Attendance matters, even in child care

If somebody asks whether showing up for work every day makes a difference in how well someone does his job, you’d probably think, “Of course it does.”

We have the same response about students’ attendance at school. To mark September as the first-ever Attendance Awareness Month, Debi Baldwin (a Best Beginnings board member and director of the Child Development Division at RurAL CAP) and I co-wrote a column about attendance and early care and learning programs.

There’s a growing body of research nationally about the relationship between regular attendance and school performance. Interest is growing, as well, in the relationship between attendance in early childhood programs and both attendance and performance in later school years.

We do know that young children who participate in quality programs are much better prepared for kindergarten. But that assumes they attend regularly. Should we – can we – be doing more to ensure that children in these programs are showing up? As Debi and I pointed out in our column, people tend to think consistent attendance in early care and learning programs and kindergarten doesn’t matter, that it’s only an issue in the higher grades. That’s not so.

The BP Early Learning Center used to allow infants and toddlers to attend only two days a week. But according to Director Angie Lantz, the Center stopped offering the part-time option. “We found from our experience that for infants and toddlers, part time is hard on the child, hard on the other children, and hard on the teachers. We encourage parents to bring their children every day because infants and toddlers do better with a regular routine,” Lantz said.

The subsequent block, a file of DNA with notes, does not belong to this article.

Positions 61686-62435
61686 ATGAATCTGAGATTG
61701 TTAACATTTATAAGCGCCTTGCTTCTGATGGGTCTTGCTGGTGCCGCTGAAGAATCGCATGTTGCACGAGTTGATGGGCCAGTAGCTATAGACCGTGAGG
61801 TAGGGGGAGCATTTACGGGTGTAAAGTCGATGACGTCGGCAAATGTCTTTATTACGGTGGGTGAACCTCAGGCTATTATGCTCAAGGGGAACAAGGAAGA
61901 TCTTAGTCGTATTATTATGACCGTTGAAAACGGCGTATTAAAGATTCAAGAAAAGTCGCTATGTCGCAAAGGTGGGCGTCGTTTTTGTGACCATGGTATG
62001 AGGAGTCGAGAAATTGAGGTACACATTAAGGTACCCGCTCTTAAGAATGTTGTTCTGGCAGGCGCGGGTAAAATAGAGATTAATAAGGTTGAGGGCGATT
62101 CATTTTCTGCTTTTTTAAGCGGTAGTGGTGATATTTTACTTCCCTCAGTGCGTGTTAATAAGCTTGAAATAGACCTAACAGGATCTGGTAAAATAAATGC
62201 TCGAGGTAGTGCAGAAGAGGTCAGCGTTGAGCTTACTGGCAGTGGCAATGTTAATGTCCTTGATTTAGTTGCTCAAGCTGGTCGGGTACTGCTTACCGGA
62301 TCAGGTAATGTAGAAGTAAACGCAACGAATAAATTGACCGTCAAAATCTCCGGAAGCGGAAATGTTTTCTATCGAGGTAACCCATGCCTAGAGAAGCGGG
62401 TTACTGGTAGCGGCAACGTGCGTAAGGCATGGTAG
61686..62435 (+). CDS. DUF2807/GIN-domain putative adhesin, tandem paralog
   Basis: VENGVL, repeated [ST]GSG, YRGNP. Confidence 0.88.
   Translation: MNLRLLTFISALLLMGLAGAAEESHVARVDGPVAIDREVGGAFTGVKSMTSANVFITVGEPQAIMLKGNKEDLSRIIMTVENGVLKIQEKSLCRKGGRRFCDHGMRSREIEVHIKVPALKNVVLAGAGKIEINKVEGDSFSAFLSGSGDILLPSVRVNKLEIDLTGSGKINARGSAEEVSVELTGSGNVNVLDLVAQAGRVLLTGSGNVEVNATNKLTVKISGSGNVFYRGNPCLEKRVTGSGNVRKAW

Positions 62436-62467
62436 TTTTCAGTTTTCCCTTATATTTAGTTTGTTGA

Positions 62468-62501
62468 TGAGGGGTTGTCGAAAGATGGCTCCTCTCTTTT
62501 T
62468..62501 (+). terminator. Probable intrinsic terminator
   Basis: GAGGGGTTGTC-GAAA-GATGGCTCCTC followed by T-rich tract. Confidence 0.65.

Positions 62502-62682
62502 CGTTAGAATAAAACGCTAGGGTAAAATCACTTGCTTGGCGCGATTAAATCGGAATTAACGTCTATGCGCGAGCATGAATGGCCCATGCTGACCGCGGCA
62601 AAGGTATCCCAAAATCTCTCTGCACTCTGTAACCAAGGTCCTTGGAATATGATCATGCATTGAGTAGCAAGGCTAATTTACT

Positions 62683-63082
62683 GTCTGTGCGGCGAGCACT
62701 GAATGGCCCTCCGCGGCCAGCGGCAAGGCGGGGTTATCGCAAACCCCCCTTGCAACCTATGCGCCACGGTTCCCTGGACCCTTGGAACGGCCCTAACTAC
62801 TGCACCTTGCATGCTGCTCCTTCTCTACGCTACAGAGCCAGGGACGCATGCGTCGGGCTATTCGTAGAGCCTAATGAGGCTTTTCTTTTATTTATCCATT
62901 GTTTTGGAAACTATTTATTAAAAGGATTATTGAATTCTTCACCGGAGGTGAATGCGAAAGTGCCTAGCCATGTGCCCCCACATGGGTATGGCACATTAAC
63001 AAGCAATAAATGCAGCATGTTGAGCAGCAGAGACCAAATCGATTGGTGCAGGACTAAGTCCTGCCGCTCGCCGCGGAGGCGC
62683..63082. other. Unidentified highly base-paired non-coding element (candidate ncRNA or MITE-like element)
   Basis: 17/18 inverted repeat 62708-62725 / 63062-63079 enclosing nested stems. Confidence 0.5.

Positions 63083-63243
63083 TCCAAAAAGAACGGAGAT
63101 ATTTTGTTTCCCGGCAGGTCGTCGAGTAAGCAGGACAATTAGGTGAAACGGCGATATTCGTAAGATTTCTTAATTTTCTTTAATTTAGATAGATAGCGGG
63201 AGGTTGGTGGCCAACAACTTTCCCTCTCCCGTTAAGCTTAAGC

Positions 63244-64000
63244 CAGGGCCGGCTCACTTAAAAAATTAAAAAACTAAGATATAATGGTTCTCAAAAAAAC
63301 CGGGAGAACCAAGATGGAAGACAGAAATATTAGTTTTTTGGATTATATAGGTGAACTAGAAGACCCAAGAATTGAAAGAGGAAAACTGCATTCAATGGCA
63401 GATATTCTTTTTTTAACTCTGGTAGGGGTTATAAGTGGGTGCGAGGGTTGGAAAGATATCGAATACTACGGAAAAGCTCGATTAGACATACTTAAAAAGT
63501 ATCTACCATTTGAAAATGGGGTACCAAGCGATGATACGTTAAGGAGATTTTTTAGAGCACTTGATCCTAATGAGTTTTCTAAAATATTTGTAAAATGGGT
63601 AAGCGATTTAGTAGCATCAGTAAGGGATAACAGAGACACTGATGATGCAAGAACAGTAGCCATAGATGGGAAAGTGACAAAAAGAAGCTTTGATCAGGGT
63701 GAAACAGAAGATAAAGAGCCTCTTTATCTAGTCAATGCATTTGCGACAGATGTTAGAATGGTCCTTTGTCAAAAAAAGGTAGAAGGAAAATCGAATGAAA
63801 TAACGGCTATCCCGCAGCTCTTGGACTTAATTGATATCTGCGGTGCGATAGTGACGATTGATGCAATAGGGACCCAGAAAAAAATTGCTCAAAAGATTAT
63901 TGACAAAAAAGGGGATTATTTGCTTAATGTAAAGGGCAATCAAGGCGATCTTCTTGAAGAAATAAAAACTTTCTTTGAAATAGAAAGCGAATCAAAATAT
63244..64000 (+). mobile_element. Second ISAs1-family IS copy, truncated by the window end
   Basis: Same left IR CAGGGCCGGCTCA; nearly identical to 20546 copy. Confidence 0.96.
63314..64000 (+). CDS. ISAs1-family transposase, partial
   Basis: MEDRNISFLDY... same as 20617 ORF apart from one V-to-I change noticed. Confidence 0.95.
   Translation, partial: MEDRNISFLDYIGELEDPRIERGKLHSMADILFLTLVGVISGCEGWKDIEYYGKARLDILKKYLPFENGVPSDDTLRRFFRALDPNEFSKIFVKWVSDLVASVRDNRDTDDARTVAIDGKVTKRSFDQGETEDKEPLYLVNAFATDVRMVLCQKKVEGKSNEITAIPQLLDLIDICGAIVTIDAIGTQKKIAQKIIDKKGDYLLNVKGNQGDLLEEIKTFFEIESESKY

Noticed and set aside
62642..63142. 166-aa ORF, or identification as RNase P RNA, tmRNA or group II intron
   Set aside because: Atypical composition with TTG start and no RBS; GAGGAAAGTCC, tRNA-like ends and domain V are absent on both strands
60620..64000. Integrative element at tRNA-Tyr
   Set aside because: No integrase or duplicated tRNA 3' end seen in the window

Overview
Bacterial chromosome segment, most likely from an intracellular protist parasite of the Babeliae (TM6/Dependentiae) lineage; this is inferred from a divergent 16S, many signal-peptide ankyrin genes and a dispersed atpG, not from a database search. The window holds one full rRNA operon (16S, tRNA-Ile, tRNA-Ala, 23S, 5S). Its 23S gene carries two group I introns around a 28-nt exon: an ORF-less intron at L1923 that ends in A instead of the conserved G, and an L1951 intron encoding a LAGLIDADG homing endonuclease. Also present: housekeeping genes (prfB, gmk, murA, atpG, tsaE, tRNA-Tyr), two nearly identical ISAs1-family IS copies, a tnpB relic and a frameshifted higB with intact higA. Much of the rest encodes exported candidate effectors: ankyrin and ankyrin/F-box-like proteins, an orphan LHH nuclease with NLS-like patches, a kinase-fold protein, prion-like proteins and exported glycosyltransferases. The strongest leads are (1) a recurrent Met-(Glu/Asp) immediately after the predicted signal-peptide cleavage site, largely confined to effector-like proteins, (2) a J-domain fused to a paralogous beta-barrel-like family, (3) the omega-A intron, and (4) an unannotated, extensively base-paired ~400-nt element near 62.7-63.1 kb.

It’s not just about getting ready for academics or disruptions, Lantz adds. At quality early care and learning programs, children learn social skills and problem solving. Academics come easier if they have those foundations.

Getting children to preschool or child care is a whole different ball game from getting them to school when they’re older. Little kids get sick more. And they are totally dependent on their parents to get them to school. In the Arctic, it’s not uncommon for parents to transport their children by snow machine, even in temperatures well below zero. We can’t and shouldn’t discount these obstacles. But that makes it all the more important that children attend quality early care and learning programs as regularly as possible. (We’ve written before about becoming a kindergarten-ready family.)

Head Start, Early Head Start, and Parents as Teachers all have attendance requirements, and every child’s attendance is tracked over the year. But in other programs, attendance may be tracked only on a shorter basis, perhaps monthly. This makes it harder to see connections between attendance and learning outcomes.
Debi Baldwin at RurAL CAP tells me that overall, they can see the correlation between better classroom attendance and better child outcomes, lower classroom attendance and lower child outcome scores. Local programs with strong attendance tend to have the most children prepared for kindergarten. That’s not a surprise. But what is the cut-off, the minimum rate of attendance that still yields good outcomes for most children?

Is there a difference between less-than-regular attendance due to the parents’ planned schedule (“I need her in child care Mondays and Wednesdays, but not the other days.”) and spotty attendance due to other reasons? And what about families who take their children out for vacations or for other family events?

Families are different, children are different, so it can be complicated. The bottom line is that we want children to get the most benefit from whatever early care and learning programs they attend. What are your thoughts and observations?

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